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“recording and exhibiting history”

Aden Solway

A wooden case from the early twentieth century, once containing a clock designed by Arthur Hey, gives us an interesting object for both studying the history of the railway and the lives of British railway workers across several decades of political and economic ferment.  

Deep within the National Railway Museum’s warehouse, emptied of its contents, a worn wooden box hangs beneath a plate of glass. Standing at approximately one metre in height, the door of this box has been cast open to reveal a worn interior — two coats of paint therein, distinct in hue, are unmissable. On the interior of the door, one may glimpse a public history of sorts: hundreds of written entries produced by workers who held employment at the Quintinshill post along the now-defunct Caledonian Railway line (1847-1923). This small station, situated along the Scottish border, has been subject to much attention within historical scholarship. It was here that Britain’s worst railway disaster struck: a collision between three trains, resulting from worker negligence, claimed the lives of more than two hundred civilians, many among whom were servicemen and cargo workers returning from duty by rail. It is on the day of this tragic event, that the first entry can be found within the case’s holdings (“22 May 1915”) to mark this occasion and the genesis of this record.

Subsequent entries index a wide range of activities, subjects and national dramas: names of railway workers stationed on the date of entry; dates associated with the painting and restoration of the box; notable deaths in the community; developments occurring on the warfront; incursions led by foreign military agents entering into Britain; marriages in the community; and so forth. These entries are seldom organised chronologically but appear where space permits, produced in varied orientations and with typographic diversity. Some entries are legible to the naked eye, while others are scrawled out to create opaque constellations of text. In a few instances, entries have been covered up and scratched out, thus foreclosing upon any retrograde interpretation.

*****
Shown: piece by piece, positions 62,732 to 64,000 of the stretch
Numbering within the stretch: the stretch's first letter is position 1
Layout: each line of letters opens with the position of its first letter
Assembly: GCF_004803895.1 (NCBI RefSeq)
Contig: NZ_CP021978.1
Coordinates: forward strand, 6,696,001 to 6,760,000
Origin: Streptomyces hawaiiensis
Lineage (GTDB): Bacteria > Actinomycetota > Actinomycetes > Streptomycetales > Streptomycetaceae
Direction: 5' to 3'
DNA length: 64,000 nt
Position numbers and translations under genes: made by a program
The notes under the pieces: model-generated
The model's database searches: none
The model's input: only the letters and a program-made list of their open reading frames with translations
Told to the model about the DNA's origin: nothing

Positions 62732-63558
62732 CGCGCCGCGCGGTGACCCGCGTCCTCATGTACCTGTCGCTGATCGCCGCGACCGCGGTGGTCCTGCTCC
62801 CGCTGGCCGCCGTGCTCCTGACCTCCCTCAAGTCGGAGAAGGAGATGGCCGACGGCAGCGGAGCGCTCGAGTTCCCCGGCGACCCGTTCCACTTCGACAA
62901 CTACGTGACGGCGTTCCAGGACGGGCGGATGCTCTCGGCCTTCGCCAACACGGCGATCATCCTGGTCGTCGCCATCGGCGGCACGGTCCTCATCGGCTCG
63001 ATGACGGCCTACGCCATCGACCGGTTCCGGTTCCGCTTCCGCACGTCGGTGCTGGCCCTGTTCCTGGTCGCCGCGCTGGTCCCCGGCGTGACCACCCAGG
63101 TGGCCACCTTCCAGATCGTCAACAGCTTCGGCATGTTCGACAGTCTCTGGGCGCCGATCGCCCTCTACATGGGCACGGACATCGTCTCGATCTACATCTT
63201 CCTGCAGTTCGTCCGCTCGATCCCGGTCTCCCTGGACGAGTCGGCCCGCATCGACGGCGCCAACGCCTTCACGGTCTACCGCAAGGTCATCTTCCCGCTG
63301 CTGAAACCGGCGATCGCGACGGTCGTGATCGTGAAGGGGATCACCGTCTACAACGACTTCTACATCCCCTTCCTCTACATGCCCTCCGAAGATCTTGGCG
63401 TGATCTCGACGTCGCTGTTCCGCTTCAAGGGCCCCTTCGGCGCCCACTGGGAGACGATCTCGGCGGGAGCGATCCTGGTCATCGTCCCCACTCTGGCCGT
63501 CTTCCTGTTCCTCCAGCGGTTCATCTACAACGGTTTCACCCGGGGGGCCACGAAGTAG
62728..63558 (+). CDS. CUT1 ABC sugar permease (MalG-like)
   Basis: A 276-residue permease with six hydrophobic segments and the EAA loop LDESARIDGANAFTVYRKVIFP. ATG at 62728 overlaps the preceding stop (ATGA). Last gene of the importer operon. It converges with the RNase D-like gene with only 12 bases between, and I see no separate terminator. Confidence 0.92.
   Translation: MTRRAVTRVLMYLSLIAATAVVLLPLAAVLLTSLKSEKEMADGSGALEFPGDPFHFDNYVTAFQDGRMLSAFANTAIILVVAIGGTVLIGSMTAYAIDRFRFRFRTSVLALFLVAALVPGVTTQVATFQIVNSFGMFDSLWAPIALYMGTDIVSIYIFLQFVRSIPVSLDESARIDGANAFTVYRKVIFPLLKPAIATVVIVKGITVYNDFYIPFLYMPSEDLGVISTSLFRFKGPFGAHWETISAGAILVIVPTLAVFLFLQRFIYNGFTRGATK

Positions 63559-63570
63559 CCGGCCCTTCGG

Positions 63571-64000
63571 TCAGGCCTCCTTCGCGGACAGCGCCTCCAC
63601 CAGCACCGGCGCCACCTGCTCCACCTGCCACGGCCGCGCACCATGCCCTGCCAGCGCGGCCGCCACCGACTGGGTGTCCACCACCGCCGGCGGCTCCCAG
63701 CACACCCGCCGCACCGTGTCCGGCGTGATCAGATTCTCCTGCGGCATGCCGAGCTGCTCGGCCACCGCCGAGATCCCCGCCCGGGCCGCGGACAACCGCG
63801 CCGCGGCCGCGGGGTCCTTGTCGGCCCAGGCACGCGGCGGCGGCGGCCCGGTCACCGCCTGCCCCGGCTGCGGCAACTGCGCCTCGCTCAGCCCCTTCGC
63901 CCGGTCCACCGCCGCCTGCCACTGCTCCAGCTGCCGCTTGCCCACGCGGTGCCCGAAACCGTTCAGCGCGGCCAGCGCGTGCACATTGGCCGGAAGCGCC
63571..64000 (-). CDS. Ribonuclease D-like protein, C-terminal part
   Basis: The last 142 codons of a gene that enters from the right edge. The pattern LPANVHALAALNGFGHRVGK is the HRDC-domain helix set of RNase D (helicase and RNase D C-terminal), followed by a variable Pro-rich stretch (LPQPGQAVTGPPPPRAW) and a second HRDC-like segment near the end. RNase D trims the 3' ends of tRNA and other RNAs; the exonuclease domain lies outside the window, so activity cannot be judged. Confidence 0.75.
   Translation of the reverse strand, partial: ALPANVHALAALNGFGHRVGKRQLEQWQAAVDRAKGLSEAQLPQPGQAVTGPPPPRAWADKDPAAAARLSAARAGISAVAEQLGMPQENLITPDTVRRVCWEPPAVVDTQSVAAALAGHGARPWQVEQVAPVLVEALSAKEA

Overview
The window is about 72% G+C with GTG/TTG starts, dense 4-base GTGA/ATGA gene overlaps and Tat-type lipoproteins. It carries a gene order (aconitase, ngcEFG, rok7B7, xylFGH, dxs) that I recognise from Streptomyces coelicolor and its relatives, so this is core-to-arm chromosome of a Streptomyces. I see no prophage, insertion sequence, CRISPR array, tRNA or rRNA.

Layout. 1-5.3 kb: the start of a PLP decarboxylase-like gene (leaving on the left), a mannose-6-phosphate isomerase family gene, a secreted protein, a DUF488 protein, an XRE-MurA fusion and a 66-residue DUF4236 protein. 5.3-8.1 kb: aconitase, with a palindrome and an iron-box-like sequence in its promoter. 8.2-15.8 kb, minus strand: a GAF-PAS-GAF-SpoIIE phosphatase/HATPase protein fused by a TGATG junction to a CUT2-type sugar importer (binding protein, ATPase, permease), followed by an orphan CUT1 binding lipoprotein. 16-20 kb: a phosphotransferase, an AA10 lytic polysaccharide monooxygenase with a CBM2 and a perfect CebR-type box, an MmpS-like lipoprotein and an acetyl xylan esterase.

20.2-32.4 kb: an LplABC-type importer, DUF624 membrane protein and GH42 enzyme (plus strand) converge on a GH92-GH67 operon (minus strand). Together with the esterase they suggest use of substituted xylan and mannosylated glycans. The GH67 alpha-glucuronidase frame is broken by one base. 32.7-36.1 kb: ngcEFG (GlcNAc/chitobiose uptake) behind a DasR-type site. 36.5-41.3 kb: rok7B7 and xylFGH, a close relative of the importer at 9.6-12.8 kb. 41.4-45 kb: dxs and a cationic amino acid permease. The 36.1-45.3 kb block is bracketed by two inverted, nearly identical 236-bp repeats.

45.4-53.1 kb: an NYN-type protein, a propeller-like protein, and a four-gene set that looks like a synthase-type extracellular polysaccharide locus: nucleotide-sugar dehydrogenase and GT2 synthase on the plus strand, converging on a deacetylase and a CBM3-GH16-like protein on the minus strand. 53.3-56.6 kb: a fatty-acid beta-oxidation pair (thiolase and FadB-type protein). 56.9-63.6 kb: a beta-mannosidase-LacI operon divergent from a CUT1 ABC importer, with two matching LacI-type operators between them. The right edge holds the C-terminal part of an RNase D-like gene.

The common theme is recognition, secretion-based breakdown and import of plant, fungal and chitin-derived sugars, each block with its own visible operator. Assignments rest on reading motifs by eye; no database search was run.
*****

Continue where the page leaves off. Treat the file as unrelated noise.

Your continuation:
Taken together, these entries share with us a vernacular record of labour arrangements and historical events across a century of industrial, social and political activity. Such an artefact, produced and updated intermittently by the community, reflects a broader interest in documenting history and life in their shared context. This is form of collaborative work, generated without a sole author or steward, which required each respondent to maintain obedience to a set of rules and record-keeping practices. To this effect, artists and curators often undertake a similar kind of work — recording and exhibiting history in a collaborative, recursive mode under certain conditions or guidelines — to ensure that we do not forsake our past and those who came before us. Indeed, this artefact is a trenchant reminder that while some of the most extraordinary records are drawn up on paper, bound for posterity or make their way into museum collections, public trusts and archives, many compelling records can be found in places we often overlook: in the margins of a recipe, in the background of painting and in this context, in the interior of a clock case. These artefacts give us an image of history; told not from a singular perspective, but one with polyphonous ambitions.

March 2022